At my church, for example, the congregation has three “segregated” worship services on Sunday, because the services are held in three different languages. We come together for trilingual services several times a year, but each group has its own practices and relationships. It’s like a huge family that has reunions periodically, but they spend most of their time in their own homes. In addition, we nest a small, young congregation in a fourth language.
I realize that I am coming from the point of view of someone who has lived 40 years in an integrated community in an integrated county in an integrated state, and sent my kids and grandkids to integrated public schools. I realize my frustration at feeling that our dialog is stuck in 1970 is that I live in a community that went through the throes of integration in the ’70s and has, for the most part, come out on the other side. And I don’t like simplistic slogans or hackneyed “analyses.”
Oh, boy, I have just opened myself to a flood of responses….
This was an interesting podcast but I have a few comments you may even say they’re racist
It seems that like the gentleman said that the people of wanted to come into the white churches around this issue I have seen an issue the people who are coming in expect us to change to fit their culture of the ones that are coming in they expect us to change our style of service such as going from a southern style red back Hymnal worship service in two more of their type of worship service
Whereas the other races won’t change their style of worships to white southern style worship.
I do not believe it is right to expect one side to change and the other side not change
If you want to worship a certain way then you should go to a church that allows that worship in the way that you feel comfortable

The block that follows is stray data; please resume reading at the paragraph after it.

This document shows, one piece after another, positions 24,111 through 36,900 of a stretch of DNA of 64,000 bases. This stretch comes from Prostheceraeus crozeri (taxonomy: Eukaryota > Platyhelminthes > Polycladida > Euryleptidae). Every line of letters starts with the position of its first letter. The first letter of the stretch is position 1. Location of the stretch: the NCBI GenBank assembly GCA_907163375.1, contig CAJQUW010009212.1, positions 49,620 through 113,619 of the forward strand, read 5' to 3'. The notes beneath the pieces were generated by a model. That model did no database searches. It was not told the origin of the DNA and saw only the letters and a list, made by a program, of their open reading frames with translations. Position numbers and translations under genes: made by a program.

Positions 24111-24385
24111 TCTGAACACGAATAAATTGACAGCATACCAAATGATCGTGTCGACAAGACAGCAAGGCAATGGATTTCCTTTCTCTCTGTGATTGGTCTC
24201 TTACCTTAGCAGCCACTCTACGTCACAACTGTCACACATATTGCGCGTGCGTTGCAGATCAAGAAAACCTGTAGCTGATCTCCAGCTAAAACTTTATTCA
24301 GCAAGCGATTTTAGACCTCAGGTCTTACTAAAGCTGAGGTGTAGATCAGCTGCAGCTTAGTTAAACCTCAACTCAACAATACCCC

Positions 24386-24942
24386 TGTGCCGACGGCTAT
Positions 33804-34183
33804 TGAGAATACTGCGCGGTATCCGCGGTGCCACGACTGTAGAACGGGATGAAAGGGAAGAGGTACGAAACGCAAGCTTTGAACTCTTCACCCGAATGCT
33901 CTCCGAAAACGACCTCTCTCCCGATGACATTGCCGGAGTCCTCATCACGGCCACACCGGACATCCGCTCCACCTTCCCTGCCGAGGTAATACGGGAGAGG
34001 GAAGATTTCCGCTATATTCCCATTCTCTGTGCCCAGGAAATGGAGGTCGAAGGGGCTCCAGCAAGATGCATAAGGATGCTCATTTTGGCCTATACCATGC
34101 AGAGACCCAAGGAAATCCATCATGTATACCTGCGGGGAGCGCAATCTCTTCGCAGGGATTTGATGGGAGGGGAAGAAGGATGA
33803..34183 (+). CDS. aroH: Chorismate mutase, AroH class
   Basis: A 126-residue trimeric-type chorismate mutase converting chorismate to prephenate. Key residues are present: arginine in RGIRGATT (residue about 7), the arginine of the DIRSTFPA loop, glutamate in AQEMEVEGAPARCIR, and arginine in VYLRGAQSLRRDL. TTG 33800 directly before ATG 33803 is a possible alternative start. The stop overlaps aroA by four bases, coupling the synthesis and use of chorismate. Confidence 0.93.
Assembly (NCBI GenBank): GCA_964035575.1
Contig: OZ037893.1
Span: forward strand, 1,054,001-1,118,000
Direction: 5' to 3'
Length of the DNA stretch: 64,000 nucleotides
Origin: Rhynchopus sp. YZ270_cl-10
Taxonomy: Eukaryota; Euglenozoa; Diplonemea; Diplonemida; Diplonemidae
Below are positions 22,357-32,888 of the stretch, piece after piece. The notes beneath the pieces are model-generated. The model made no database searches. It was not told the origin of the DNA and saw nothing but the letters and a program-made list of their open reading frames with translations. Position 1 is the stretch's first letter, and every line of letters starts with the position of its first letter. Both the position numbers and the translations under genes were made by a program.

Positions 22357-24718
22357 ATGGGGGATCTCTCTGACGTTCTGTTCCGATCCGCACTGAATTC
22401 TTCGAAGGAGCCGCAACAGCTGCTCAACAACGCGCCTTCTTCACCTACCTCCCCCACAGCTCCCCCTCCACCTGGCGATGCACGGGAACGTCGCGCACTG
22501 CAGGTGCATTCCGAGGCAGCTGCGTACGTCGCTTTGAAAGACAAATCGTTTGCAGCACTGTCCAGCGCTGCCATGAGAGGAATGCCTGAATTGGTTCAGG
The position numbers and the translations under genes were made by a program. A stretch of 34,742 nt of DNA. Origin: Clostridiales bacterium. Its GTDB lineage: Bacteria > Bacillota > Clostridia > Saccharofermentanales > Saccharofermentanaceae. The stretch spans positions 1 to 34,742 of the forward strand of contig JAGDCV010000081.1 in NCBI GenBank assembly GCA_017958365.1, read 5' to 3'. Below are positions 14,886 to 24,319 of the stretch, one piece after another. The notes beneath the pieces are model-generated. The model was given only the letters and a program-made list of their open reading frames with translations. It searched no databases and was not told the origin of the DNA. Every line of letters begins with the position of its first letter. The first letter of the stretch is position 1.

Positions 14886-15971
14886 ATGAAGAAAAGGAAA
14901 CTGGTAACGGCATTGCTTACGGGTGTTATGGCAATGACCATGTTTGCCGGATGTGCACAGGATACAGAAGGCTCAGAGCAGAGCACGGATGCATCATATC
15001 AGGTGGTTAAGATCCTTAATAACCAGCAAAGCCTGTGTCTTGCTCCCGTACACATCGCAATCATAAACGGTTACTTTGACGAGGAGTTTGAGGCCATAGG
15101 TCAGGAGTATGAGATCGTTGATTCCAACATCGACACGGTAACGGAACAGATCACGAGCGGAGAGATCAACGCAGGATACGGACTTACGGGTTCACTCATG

But you should not go into another congregation and they expect them to change their way of worship to sue your idea of worship and when I’m talkin worship it is more than just the songs I’m talking about maybe this style of the preaching in the way the services are handled
This is one of the great divides he mentioned it partially but he didn’t address it fully you need to address both sides of the coin and let basketball as it may lay God bless you
Scotty, I agree. I think it’s not so much a matter of race as of style, which may often be linked to cultural/racial/regional identity.
Laura, there are people out there who feel, that if you change to fit their style you are racist.
This podcast is Holy Soup.
Soup has different flavors and ingredients
I like potatoes I like potatoes fried, baked or mashed or creamed. I like potatoes in a casserole or mixed in with other meat and vegetables in a stew or soup..
BUT I DON’T LIKE PLAIN POTATO SOUP.
Does that make me a racist against potatoes or soups? Does that make me a racist?
It is my preference. Because I have a preference, AM I A RACIST?
I do not expect every church to be like our church.
Some like classical style of praise and worship.
Some like a soft rock or folk style of praise and worship.
Some like rock style of praise and worship.
Some like a country style of praise and worship
Some like a soul style of praise and worship.
Praise and Worship is not a style or genre, but Praise and Worship encompasses all styles and genre
Yet we will say because we don’t like a style or genre we are racist. THAT IS NOT SO, that is a preference.
Here’s a scripture
1 Corinthians 9:20-23
20 And unto the Jews I became as a Jew, that I might gain the Jews; to them that are under the law, as under the law, that I might gain them that are under the law; (Compare)
21 To them that are without law, as without law, (being not without law to God, but under the law to Christ,) that I might gain them that are without law.